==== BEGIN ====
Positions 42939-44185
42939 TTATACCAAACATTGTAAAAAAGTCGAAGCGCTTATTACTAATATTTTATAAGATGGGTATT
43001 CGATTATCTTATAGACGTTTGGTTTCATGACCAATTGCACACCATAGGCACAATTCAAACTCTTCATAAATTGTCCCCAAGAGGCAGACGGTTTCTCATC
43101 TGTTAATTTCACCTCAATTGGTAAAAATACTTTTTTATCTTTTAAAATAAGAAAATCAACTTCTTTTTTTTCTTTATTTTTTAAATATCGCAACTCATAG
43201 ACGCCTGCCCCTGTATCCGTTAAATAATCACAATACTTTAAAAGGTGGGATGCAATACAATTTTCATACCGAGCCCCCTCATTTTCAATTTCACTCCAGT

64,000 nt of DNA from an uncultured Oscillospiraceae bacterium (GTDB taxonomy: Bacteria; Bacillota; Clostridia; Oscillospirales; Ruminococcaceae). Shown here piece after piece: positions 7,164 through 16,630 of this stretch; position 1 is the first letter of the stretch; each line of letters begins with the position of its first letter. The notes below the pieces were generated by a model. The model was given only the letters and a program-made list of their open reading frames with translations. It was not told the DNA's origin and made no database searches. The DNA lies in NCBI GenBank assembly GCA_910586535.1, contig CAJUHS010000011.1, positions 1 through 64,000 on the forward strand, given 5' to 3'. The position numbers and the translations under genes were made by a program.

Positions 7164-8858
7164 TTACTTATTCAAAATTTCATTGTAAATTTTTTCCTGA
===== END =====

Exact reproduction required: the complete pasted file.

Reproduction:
Positions 42939-44185
42939 TTATACCAAACATTGTAAAAAAGTCGAAGCGCTTATTACTAATATTTTATAAGATGGGTATT
43001 CGATTATCTTATAGACGTTTGGTTTCATGACCAATTGCACACCATAGGCACAATTCAAACTCTTCATAAATTGTCCCCAAGAGGCAGACGGTTTCTCATC
43101 TGTTAATTTCACCTCAATTGGTAAAAATACTTTTTTATCTTTTAAAATAAGAAAATCAACTTCTTTTTTTTCTTTATTTTTTAAATATCGCAACTCATAG
43201 ACGCCTGCCCCTGTATCCGTTAAATAATCACAATACTTTAAAAGGTGGGATGCAATACAATTTTCATACCGAGCCCCCTCATTTTCAATTTCACTCCAGT

64,000 nt of DNA from an uncultured Oscillospiraceae bacterium (GTDB taxonomy: Bacteria; Bacillota; Clostridia; Oscillospirales; Ruminococcaceae). Shown here piece after piece: positions 7,164 through 16,630 of this stretch; position 1 is the first letter of the stretch; each line of letters begins with the position of its first letter. The notes below the pieces were generated by a model. The model was given only the letters and a program-made list of their open reading frames with translations. It was not told the DNA's origin and made no database searches. The DNA lies in NCBI GenBank assembly GCA_910586535.1, contig CAJUHS010000011.1, positions 1 through 64,000 on the forward strand, given 5' to 3'. The position numbers and the translations under genes were made by a program.

Positions 7164-8858
7164 TTACTTATTCAAAATTTCATTGTAAATTTTTTCCTGA